Facing Challenges and Finding Solutions—A Family Story for Family Caregivers Month

We know the life of a caregiver for a person with ALS is not easy. That is not at all to say that it isn’t incredibly rewarding, but it is not easy. The same thing might be said, but for completely different reasons, about being a small business owner. Sure, that too can be rewarding, but few if any small business owners would describe it as easy.

But what if you combined the two, and in combining the two you were able to enhance both roles, all while facing a global pandemic? That would be something you might need a personal trainer to have the stamina to face. And that, it turns out, is kind of how we got here in the first place.

November is National Family Caregivers Month, a time when we make a point to recognize those who more often than not don’t seek recognition. Those who often put the needs of others before their own. For those in our ALS community, it is a time to remember that ALS is a disease that challenges the whole family in ways unique to each family, but where solutions are unique to each family as well, like for the Swinnen’s.

Marijo and Terry Swinnen celebrated their 37th wedding anniversary a little over a week ago. It was just before their 5th wedding anniversary that they learned that Terry had ALS. While they were told to get their affairs in order in case the disease progressed quickly, Terry’s progression has been slow, allowing Marijo, Terry and their two sons to adjust to Terry’s changing needs over time. For the last 29 years, Marijo has been Terry’s full-time caregiver.

But as with many family caregivers, Marijo’s has had other roles to play in addition to being there for Terry. Before COVID, she had worked as a personal trainer at her local YMCA for more than 13 years. This provided the best of both worlds as she was able to embrace her passion for physical fitness while also being able to set her own schedule to be able to meet Terry’s needs. That was, until COVID.

“When COVID-19 shut down Illinois gyms, my husband and I had to come up with a different way for me to train my clients,” Marijo says. “Opening up my own personal training studio would be a safer option. There was another reason too, the demands of caregiving and traveling back and forth to the gym four times a day, six miles one-way was starting to take a toll on my health.”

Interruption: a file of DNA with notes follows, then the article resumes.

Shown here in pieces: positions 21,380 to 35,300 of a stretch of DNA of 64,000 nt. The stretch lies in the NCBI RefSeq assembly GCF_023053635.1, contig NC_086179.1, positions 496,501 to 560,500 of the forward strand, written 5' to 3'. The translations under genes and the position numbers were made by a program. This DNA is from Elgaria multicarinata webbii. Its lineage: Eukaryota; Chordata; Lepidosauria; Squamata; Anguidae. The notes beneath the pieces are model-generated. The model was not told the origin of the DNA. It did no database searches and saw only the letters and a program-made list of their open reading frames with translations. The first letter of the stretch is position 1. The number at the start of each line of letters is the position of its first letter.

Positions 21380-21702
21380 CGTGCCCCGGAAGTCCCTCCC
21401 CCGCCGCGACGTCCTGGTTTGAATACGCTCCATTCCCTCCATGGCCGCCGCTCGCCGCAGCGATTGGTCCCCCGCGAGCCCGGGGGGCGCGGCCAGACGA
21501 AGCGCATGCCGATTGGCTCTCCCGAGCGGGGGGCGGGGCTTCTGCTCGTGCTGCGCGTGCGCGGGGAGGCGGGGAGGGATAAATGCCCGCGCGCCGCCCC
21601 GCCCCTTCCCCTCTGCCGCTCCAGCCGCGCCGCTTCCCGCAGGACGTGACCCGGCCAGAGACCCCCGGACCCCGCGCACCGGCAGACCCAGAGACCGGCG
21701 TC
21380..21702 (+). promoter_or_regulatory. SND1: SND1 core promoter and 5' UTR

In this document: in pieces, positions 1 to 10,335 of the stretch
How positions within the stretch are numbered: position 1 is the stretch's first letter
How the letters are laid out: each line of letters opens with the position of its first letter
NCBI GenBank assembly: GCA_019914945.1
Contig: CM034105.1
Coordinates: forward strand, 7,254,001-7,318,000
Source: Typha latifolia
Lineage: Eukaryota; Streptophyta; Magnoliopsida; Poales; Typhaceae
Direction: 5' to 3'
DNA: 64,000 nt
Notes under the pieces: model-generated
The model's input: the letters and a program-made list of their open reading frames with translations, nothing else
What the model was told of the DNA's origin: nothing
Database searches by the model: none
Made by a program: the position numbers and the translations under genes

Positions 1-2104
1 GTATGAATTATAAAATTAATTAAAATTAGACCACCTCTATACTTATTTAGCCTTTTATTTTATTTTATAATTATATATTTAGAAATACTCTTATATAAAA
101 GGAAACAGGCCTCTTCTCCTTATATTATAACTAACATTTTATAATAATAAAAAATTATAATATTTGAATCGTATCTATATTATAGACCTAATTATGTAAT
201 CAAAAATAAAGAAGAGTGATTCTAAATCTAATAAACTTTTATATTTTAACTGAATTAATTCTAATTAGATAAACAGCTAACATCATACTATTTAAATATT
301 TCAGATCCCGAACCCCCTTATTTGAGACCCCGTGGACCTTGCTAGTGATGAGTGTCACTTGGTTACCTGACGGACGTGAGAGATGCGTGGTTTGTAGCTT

So, with the uncertainty of COVID swirling, the Swinnen’s decided to take the leap. Marijo reached out to the Small Business Administration to begin the process of figuring out what it would take to convert their two car garage into a personal training studio. Soon, contractors were hired and the work began. It was scary to be sure, but at the same time it felt good to be doing something, and she had encouragement to push forward.

“While we were on lock down, I reached out to all my clients and I told them about my plans to open up my own studio,” Marijo says. “They all encouraged me and said if I built it, they would come! They stayed with me and I even pick up some new clients!”

Marjio opened her own personal training studio, MOTIVATION STATION, this September. The studio allows Marjio to train clients one-on-one. After each session is complete, she is able to clean the equipment used before the next client enters the studio. Clients wear masks and temperature checks are done prior to each session. While providing a safe environment for Marjio and her clients, the studio has also provided increased flexibility for her role as caregiver to Terry.

“I have more energy and I don’t have to worry about being away from my husband if he needs help,” she says. “I am literally steps away from him should he need anything.”

For the future, Marjio hopes to continue to add clients while always being conscious of Terry’s changing needs and being flexible to meet them. As a caregiver for nearly 30 years, Marjio has learned that flexibility is key to the caregiver role. She’s learned quite a few other things on the journey as well.

“Keep making plans with loved ones. Celebrate the milestones. Remember times before ALS,” Marjio says. “For caregivers: take care of yourself. Exercise and make healthy food choices. Don’t feel guilty for taking a few hours off from caregiving. You can’t take care of (a person with ALS) if you don’t take care of yourself too. Being a caregiver is physically and emotionally draining. Get help when you need it, talk to someone when you feel overwhelmed.”

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